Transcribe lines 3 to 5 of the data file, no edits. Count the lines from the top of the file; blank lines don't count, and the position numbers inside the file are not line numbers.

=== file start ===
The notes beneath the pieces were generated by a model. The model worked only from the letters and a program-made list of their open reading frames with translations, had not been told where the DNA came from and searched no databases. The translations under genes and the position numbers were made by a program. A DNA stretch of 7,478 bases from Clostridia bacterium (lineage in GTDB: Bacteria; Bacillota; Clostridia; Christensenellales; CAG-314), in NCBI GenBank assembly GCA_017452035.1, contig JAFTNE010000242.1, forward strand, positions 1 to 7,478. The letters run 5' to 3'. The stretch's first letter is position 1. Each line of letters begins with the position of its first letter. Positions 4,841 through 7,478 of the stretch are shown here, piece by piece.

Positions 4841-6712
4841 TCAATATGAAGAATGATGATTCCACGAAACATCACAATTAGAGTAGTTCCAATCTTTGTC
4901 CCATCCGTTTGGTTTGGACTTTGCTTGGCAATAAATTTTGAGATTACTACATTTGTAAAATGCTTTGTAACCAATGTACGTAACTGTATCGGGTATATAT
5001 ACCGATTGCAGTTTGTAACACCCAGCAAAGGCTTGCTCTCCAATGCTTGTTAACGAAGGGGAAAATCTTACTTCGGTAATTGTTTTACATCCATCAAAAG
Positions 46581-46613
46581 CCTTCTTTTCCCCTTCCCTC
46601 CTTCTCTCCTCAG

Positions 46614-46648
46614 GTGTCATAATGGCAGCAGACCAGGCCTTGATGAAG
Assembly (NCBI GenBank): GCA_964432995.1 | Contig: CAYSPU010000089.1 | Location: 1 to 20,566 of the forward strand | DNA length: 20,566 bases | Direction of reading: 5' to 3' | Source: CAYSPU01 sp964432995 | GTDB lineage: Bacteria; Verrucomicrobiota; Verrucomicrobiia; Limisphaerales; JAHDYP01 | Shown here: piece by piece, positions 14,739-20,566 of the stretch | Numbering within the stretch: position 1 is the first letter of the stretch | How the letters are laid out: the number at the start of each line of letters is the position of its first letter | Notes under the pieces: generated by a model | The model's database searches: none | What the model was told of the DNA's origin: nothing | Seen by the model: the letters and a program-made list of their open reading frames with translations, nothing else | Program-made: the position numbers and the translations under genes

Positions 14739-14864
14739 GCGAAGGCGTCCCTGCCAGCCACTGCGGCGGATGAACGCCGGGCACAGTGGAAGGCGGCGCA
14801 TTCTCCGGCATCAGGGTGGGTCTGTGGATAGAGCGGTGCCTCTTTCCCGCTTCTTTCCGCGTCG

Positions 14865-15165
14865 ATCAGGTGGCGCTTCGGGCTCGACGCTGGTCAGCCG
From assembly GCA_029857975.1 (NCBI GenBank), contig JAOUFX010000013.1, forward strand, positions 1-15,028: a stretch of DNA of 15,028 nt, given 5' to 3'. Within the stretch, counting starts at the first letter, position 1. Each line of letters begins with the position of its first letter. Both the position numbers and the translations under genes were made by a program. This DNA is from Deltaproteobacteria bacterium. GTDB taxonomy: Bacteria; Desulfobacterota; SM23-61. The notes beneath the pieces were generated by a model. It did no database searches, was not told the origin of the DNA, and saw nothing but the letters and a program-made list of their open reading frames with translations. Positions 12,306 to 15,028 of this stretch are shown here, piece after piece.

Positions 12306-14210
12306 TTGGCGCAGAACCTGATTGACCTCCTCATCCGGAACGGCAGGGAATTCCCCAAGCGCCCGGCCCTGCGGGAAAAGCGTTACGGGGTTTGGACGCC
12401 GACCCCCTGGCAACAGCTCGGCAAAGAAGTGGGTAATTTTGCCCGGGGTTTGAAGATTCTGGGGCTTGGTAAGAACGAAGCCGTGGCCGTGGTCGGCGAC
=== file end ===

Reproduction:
4841 TCAATATGAAGAATGATGATTCCACGAAACATCACAATTAGAGTAGTTCCAATCTTTGTC
4901 CCATCCGTTTGGTTTGGACTTTGCTTGGCAATAAATTTTGAGATTACTACATTTGTAAAATGCTTTGTAACCAATGTACGTAACTGTATCGGGTATATAT
5001 ACCGATTGCAGTTTGTAACACCCAGCAAAGGCTTGCTCTCCAATGCTTGTTAACGAAGGGGAAAATCTTACTTCGGTAATTGTTTTACATCCATCAAAAG